If you are at risk of being charged with a federal tax crime, you might ultimately have to decide whether or not to plead guilty. There are four ways that you may enter into a guilty plea:
According to an article written by Allan Ellis and Mark H. Allenbaugh, approximately 97% of all federal defendants plead guilty. In doing so, the accused may generally avoid more serious penalties that could accompany their conviction at trial.
If you enter into an “open” or “straight up” plea agreement, you will plead guilty without any promise from the prosecution as to what your sentence should be. You may wish to enter into an open plea agreement in hopes that you will receive a lighter sentence than was proposed by the prosecution.
If you enter into a negotiated plea agreement, it means that you have reached an agreement with the prosecutor concerning your sentence. Typically, in a plea bargain, you will plead guilty to one or more of the charges you are facing. In exchange, you will receive a lighter sentence.
Entering into a plea bargain to reduce the counts of conviction may not affect your sentence. For federal tax crimes, sentencing guidelines are typically calculated by analyzing defendants’ “relevant conduct.” Relevant conduct is the range of conduct used to determine an applicable offense level. Defendants who enter into open plea agreements typically are not required to admit any relevant conduct. Instead, those who enter into open pleas will preserve their right to challenge all relevant conduct as it applies to sentencing factors.
Therefore, Ellis and Allenbaugh have concluded that, on average, defendants who enter into open pleas have received lower sentences. Still, if you are at risk of being charged with a federal tax crime, you should consult with our experienced Dual Licensed Criminal Tax Defense Attorneys and CPAs as early as possible & well before being forced to decide how to plead or entering a proffer agreement and avoid criminal tax prosecution all together where possible.
Many tax crimes do not result in jail time. If you simply made a mistake when filing your tax returns, then it is unlikely you will face criminal tax penalties. However, if it is determined that you intentionally evaded your federal tax obligations, you may face time in federal prison.
In general, those who create larger amounts of tax loss for the government will face longer prison sentences. The amount of tax loss is the amount of taxes the defendant failed to pay through their illegal actions. However, many other factors may be analyzed when determining a prison sentence for a tax crime. For instance, a defendant’s criminal record may factor into establishing their prison sentence.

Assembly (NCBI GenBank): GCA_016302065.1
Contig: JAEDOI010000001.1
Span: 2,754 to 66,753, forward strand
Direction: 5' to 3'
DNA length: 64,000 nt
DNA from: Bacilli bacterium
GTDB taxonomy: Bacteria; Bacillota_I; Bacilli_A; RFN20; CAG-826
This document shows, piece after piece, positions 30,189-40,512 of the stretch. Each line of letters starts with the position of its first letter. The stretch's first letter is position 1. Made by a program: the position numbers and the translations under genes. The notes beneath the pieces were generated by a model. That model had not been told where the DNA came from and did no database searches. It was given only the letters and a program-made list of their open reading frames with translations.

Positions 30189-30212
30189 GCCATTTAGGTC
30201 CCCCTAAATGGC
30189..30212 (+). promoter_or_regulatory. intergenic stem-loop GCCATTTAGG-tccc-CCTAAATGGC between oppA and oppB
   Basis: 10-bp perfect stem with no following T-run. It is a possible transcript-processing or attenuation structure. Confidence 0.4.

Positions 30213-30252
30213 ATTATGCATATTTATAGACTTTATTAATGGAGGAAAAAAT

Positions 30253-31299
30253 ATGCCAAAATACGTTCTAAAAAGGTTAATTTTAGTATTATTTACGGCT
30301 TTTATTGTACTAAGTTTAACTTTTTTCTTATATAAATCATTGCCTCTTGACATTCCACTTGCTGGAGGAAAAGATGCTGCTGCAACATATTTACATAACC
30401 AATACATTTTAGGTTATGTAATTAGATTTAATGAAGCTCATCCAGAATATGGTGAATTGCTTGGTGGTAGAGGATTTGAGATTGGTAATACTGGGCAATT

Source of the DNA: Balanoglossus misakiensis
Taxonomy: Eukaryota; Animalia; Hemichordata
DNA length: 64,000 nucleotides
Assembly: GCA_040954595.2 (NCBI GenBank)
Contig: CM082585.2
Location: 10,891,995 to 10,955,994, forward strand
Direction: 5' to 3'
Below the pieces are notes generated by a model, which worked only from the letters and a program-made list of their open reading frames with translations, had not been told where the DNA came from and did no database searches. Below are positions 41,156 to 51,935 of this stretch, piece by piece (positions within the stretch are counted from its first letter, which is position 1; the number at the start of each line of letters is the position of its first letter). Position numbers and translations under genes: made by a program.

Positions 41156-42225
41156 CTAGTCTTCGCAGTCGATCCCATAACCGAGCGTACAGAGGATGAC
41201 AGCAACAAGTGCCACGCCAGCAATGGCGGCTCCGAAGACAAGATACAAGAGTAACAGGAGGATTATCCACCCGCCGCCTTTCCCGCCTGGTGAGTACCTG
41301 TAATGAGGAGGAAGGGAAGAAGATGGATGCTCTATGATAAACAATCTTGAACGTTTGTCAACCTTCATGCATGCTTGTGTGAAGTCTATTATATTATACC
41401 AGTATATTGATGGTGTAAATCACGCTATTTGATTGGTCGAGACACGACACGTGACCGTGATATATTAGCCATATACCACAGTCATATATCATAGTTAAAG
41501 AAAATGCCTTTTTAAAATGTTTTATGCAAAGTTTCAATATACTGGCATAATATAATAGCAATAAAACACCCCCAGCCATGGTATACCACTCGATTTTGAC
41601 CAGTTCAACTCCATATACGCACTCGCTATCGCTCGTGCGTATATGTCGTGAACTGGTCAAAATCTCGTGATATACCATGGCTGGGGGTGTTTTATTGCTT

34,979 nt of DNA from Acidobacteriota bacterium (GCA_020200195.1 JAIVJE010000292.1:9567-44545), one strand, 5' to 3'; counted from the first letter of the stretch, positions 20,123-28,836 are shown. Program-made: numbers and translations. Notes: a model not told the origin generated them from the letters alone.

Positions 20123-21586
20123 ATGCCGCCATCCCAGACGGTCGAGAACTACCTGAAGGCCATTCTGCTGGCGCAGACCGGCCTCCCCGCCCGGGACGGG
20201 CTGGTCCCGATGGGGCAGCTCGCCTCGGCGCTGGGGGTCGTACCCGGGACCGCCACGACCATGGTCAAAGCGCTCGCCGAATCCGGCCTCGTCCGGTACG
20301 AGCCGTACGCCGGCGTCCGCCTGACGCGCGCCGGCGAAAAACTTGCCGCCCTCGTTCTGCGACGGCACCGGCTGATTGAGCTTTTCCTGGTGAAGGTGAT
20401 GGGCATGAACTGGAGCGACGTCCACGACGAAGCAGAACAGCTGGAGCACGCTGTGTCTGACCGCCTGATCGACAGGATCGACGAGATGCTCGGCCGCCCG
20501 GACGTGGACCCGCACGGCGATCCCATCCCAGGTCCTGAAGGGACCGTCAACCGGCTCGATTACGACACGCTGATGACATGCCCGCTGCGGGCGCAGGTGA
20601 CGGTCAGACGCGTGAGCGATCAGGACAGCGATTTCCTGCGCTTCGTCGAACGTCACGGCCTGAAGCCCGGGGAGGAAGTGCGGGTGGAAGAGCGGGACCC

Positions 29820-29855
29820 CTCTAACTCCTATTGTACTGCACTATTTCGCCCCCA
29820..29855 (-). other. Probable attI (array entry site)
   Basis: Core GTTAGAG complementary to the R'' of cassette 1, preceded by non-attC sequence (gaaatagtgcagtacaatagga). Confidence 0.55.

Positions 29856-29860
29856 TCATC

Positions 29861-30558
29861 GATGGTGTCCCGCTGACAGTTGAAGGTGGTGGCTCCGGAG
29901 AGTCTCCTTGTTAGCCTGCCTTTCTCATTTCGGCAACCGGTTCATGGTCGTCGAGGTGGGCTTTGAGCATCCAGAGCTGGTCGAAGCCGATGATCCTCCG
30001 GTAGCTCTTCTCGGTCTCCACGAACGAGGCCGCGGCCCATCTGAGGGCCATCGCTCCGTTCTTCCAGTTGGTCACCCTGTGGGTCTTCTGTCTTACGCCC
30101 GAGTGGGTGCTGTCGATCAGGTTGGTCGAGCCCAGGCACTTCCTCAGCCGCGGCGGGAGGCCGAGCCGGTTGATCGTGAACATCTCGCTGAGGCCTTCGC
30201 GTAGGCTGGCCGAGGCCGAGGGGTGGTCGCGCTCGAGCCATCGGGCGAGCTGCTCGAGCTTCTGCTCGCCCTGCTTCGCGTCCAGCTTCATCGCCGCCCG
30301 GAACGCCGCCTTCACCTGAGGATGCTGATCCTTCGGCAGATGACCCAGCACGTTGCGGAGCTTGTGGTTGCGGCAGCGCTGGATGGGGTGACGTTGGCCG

If you are worried that you may go to jail for tax evasion or other tax crime, you can contact our Dual Licensed Tax Defense Attorneys and CPAs for help with your case. Our legal team can help resolve any civil or criminal tax issues you are facing.
If you are at risk of being charged with tax evasion, our defense counsel may effectively utilize several potential available defenses. During an assessment of your case, our Dual Licensed Tax Defense Attorneys and CPAs can help determine if any of the following defenses may apply:
You may defend against tax evasion charges by arguing that the money at issue came from a non-taxable source. For example, you may innocently obtain tax-free funds through loans, inheritances, or gifts.
Furthermore, a common defense to tax fraud is the assertion that the accused made an honest mistake. Theoretically, only intentional avoidance of your tax obligations can result in criminal tax penalties. If we can establish that your tax evasion stems from an honest mistake, you will not be convicted of a crime. Our Dual Licensed Tax Defense Attorneys and CPAs can help gather evidence to prove that an error on your tax returns occurred because of an honest mistake.
Federal laws do not prohibit you from holding cash in your home as opposed to storing it in a bank. If the Internal Revenue Service (IRS) uses expenditures, net worth methods, or bank deposits as ways of proving tax fraud in your case, then we can potentially defend you by asserting that you were living off of stored cash funds. However, the IRS is generally suspicious of those who hoard large amounts of cash. You can consult with our Dual Licensed Tax Defense Attorneys and CPAs for help deciding if you should mount this defense in your case.
If you are at risk of being charged with a tax crime, seek assistance from our experienced Dual Licensed Tax Defense Attorneys and CPAs. Contact our team at the Tax Law Offices of David W. Klasing today by calling (800) 681-1295 or clicking on this link to schedule a reduced rate initial consultation online.